Print Friendly, PDF & Email

almostadoctor app banner for android and iOS almostadoctor iPhone, iPad and android apps almostadoctor iOS app almostadoctor android app


Myocarditis is an inflammation of the myocardial layer of heart muscle.

Myo=muscle, card=heart, itis=inflammation.

The heart wall is made of 3 layers:

  • Endocardium (layer of endothelium & connective tissue lining the inside of the heart wall)
  • Myocardium (middle layer composed of cardiac muscle responsible for heart contraction)
  • Epicardium (aka visceral pericardium; outer connective tissue/fat layer)

Inflammation of the middle muscular layer (myocardium) is termed myocarditis.

The inflammation can damage myocardial cells, weakening the heart’s pumping capacity and if severe, it can lead to acute-onset heart failure (fulminant myocarditis). Usually, the heart is able to recover once the inflammation subsides, however, it can very rarely cause dilated cardiomyopathy or sometimes end-stage heart failure (and death!).

Myocarditis is an important differential for an acute chest pain presentation. Myocarditis is a cause of sudden cardiac death in otherwise young fit well people (alongside hypertrophic cardiomyopathy).


  • All age groups can be affectedbut it commonly affects those <50
  • Slightly higher incidence in men than women
  • 5% of patients with acute viral illness may have myocardial involvement
  • Approximately 10% of all sudden cardiac deaths in people under 35 can be attributable to myocarditis aetiology



  • Viral (main cause)
    • Coxsackie viruses are the commonest culprits in Europe and North America
    • Other common causes:
    • Diphtheria (commonest cause globally)
    • There are also (less common) bacterial and fungal causes


  • Drugs/toxins
    • Cyclophosphamide, catecholamines (e.g. adrenaline, dopamine)
    • Amphetamines, ethanol, cocaine
    • Heavy metals (copper, iron, lead)
  • Hypersensitivity
    • Antibiotics (cephalosporins, penicillins, sulphonamides)
    • Clozapine
    • Diuretics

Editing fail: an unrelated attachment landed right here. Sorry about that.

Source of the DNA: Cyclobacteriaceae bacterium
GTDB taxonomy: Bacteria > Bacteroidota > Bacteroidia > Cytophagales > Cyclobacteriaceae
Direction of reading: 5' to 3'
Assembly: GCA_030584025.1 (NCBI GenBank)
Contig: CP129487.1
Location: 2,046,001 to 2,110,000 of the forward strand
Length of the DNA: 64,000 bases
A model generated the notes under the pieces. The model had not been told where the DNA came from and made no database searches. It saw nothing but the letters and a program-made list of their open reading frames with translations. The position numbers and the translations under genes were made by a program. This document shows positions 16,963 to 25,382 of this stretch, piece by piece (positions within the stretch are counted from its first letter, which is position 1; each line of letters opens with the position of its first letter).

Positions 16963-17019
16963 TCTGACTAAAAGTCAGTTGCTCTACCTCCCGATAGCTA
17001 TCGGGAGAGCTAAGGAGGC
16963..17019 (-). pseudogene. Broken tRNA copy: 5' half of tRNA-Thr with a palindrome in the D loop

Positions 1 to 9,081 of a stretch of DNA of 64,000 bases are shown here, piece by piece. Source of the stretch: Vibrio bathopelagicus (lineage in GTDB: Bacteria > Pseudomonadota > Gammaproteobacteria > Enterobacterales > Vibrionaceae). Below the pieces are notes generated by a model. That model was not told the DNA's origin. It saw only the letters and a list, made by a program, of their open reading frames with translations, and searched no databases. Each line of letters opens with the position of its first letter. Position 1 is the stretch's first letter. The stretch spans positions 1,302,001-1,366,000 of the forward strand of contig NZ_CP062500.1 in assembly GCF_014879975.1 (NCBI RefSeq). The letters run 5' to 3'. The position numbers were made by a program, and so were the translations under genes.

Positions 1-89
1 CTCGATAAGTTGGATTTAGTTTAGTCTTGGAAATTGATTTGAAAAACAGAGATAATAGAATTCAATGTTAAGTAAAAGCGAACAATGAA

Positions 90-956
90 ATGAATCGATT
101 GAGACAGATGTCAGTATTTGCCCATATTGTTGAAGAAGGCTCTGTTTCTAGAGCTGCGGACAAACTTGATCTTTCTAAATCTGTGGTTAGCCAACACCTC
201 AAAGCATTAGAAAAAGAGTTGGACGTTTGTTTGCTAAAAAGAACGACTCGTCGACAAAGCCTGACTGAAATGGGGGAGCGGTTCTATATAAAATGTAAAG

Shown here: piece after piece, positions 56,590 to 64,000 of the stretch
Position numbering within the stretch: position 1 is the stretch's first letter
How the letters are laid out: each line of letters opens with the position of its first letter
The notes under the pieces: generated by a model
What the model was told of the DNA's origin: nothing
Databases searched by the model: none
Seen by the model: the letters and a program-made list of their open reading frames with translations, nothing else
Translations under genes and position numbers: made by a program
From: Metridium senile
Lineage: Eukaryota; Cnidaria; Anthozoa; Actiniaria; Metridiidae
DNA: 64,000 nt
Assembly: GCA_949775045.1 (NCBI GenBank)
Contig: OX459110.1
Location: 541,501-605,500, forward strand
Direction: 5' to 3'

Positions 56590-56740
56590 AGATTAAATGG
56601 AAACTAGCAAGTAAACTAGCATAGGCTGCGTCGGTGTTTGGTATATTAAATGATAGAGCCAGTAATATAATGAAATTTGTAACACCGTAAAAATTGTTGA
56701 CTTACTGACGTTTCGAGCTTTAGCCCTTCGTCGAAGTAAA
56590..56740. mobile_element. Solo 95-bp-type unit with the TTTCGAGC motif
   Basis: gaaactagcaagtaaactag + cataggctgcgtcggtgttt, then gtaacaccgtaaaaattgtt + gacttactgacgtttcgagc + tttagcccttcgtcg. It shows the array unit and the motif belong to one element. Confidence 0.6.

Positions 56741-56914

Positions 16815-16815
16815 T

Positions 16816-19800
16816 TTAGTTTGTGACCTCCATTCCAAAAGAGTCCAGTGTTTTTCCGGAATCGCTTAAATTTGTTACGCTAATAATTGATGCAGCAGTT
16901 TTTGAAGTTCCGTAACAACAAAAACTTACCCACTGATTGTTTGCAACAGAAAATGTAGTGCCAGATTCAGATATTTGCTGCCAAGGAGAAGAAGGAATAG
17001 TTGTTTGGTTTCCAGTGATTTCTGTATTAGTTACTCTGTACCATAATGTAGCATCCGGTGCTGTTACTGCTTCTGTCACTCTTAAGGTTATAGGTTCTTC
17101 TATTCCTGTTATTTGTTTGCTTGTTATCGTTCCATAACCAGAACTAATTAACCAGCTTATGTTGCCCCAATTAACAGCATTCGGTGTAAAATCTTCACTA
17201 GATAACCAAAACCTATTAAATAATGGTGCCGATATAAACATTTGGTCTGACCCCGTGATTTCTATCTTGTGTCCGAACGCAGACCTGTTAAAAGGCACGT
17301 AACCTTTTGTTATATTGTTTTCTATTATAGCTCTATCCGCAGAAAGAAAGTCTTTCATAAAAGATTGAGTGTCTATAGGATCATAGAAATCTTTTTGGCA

• Lithium
    • Phenytoin
  • Inflammatory/immune disorders


The presentation of myocarditis can be very variable – from asymptomatic, all the way up to life-threatening heart failure. Although it is important to consider in a differential of chest pain, only about 1/3 of patients will present with chest pain, and over half will have fatigue.

  • Usually age <50
  • 2-3 week history of viral symptoms (fever, myalgia, URTI)
  • Recent travel? (think infection)
  • Past medical history may include immune disorders
  • Medication list may reveal a precipitant
  • Symptoms
    • Fatigue
    • Chest pain (can be positional)
    • Dyspnoea/orthopnoea
    • Palpitations, syncope
  •  Examination
    • S3 and S4 gallops
    • Pericardial rub
    • Tachycardia (arrythmias)


  • ECG: ST-segment and T-wave changes
    • ST depression or elevation
    • T-wave inversion
    • AV node block
  • Bloods: raised troponin and CK-MB
  • CXR: enlarged heart and / or signs of heart failure
  • Echo: ventricular dilatation and abnormal wall movement
  • Biopsy is the definitive test but very risky so not often done – it is only done if thought it will affect the management plan
  • Cardiac MRI: useful in differentiating between myocarditis and ischemia / infarction
Viral myocarditis on histology
Viral myocarditis on histology. This sample was taken at post-mortem, but occasionally biopsies will be taken from patients during the diagnostic work-up. This file is taken from wikimedia commons and is licensed under the Creative Commons Attribution-Share Alike 3.0 Unported license.

Differential Diagnoses

Can be almost anything that causes chest pain or shortness of breath



The most important factor is to identify and treat the underlying cause

  • Acute + haemodynamically stable
    • Supportive care ± treat the underlying cause*
    • If there is also left ventricular dysfunction:
    • Acute + haemodynamically unstable
      • IV arterial vasodilator
      • Treat the underlying cause
    • Refractory/end-stage
      • 1stline: Heart transplant
      • 2ndline: Left ventricular assist device
    • *Underlying cause: viral (improves with time), bacterial (antibiotics), non-infectious (antidotes if appropriate) – for giant-cell & Chagas steroids or transplant will be needed


Although prognosis for many patients is good, where they have little or no residual loss of cardiac function, for some types of myocarditis (e.g. giant cell myocarditis), the prognosis can be very poor and result in death at <6 months post symptom onset.


Read more about our sources

Related Articles

Dr Tom Leach

Dr Tom Leach MBChB DCH EMCert(ACEM) FRACGP currently works as a GP and an Emergency Department CMO in Australia. He is also a Clinical Associate Lecturer at the Australian National University, and is studying for a Masters of Sports Medicine at the University of Queensland. After graduating from his medical degree at the University of Manchester in 2011, Tom completed his Foundation Training at Bolton Royal Hospital, before moving to Australia in 2013. He started almostadoctor whilst a third year medical student in 2009. Read full bio

Leave a Reply